love languages textIf you’re new to the love languages concept, check out the 5 Love Languages website. Click here for 20 ways to express love through words of affirmation, here for the post on expressing love through physical touch. and here for the post on expressing love through gift-giving.

I’ll use “him” or “her” interchangeably in this post for ease of reading.

1.Knock out that item on her to-do list she just hasn’t gotten to.
2.What little touches could better make your home a “prepared place”–like God creates for us–that’s comforting, encouraging, and uplifting, so family and guests feel embraced? For guests, it may be the basket of extra toiletries next to the cozy towel in the bathroom; for kids, you could have a favorite snack ready when he arrives home; help him remove his backpack.

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Now you’re speaking my [love] language: Showing affection through gifts

love languages textIf you’re new to the love languages concept, check out the 5 Love Languages website. Click here for 20 ways to express love through words of affirmation, and here for the post on expressing love through physical touch.

I’ll use “him” or “her” interchangeably in this post for ease of reading.

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Now you’re speaking my [love] language: 20 ways to express affection through physical touch

love languages textIf you’re new to the love languages concept, check out the 5 Love Languages website. Click here for the post on showing affection through words of affirmation.

1.Put an arm around his or her shoulder.
2.Hug them in the morning, or when they arrive home, or to wish them good night.
3.Sit next to each other while watching a movie.
4.Throw your arms around their neck while they’re sitting in a chair.
5.Give them a foot rub.
6.Ask to massage their hands while you chat.
7.Give a home pedicure: Soak her feet, then rub, lotion, and varnish while you shoot the breeze. (I love doing this with friends on my back porch while we enjoy a cup of tea.)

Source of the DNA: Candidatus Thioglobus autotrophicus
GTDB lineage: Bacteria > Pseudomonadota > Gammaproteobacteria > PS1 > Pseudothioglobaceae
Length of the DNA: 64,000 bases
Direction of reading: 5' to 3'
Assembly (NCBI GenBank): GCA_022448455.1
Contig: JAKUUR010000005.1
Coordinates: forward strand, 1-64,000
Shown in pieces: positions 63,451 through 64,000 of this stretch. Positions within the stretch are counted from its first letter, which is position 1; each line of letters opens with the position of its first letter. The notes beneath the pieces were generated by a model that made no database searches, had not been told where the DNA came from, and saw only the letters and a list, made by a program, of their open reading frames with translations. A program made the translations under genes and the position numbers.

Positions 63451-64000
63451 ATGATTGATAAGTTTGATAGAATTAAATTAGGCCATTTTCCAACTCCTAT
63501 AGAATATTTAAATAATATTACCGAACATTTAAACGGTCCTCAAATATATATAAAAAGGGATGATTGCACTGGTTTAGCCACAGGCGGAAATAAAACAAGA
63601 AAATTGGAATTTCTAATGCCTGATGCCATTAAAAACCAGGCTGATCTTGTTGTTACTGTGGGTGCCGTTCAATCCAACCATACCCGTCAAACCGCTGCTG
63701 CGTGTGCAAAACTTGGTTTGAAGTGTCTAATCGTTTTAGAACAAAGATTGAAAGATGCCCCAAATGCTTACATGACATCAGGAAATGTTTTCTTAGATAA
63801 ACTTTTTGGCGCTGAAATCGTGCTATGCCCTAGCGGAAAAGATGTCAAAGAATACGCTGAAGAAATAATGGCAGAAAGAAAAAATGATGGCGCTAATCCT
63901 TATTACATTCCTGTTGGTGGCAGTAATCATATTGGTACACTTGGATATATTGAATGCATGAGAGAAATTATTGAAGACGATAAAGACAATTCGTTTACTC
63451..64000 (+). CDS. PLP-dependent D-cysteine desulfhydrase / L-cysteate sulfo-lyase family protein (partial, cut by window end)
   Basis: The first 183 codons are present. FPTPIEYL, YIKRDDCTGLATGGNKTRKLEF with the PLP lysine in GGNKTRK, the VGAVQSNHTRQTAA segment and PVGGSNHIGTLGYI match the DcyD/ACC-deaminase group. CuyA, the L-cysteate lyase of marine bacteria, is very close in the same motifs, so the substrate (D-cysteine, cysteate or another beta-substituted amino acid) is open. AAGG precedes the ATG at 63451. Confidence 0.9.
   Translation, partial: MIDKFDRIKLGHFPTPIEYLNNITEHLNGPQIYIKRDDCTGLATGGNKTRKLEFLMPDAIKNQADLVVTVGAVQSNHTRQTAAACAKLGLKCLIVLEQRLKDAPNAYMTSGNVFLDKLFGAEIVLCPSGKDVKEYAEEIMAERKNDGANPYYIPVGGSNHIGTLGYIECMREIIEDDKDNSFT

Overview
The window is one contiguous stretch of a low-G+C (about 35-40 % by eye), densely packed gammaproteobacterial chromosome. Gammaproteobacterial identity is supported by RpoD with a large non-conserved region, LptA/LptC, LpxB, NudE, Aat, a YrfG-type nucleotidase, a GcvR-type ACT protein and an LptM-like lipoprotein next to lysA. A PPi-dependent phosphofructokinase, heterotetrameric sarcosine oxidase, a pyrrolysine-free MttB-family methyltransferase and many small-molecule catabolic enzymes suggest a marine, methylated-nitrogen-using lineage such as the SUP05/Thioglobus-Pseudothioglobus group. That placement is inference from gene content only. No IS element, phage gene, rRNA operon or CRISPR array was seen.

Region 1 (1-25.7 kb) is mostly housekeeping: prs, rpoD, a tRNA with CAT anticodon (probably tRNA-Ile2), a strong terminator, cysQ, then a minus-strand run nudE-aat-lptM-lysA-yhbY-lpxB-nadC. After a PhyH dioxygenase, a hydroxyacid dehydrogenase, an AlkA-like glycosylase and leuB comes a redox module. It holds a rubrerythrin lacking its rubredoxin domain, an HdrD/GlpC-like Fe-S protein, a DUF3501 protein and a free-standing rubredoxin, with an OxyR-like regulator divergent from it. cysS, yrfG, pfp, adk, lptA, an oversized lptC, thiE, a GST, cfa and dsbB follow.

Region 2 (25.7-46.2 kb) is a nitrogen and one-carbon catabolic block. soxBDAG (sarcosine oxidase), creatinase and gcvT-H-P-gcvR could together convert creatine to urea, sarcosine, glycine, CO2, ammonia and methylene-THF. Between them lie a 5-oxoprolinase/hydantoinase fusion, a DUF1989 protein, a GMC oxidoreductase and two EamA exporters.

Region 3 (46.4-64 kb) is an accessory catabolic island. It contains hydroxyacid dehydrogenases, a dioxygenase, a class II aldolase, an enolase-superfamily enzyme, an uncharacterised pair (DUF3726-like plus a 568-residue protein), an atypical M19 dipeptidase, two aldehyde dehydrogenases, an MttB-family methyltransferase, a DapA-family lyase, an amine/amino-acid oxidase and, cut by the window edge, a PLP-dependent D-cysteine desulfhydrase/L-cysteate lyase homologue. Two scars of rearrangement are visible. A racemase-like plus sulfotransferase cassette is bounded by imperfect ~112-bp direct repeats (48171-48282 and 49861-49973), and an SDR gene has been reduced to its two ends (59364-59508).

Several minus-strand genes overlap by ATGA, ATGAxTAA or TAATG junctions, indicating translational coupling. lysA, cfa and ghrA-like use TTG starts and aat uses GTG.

8.Surprise your spouse with a massage before hitting the sack.
9.When coming up behind him or her, place a hand gently on the small of his or her back.
10.Grab his or her hand while you’re out and about.
11.Romantically grab your spouse (hello–not like a piece of meat, but demonstrating your desire).
12.Cuddle up whiile reading a book together.
13.Slip an arm around his or her waist while you’re running errands.
14.Give a scalp massage.
15.Surprise them with a gift certificate for a massage or pedicure.
16.Shower with your spouse, and soap him or her up and wash your partner’s hair.
17.Allow your child to sit on your lap and tell you about their day.
18.Rub a child with lotion-preferably a scented one, to help create great memories!–at bedtime while you debrief about life and pray for him or her.
19.Touch your spouse’s face affectionately.
20.Kiss him or her for no reason at all.

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For the days when helping hurts [you]

helping hurts

At first, I thought she cheated my son.

But when, yielding to my call, she trudged back up the steep grade of our hill, my frustration softened. Her wide black eyes slid up to mine, her forehead glimmering in sweat. Her faded, two-sizes-too-large men’s T-shirt was pocked with holes. She must have been walking nearly the entirety of the morning in those foam shower slippers with the toes long gone and sizeable gaps in their soles. She was thirteen, though looked all of eleven.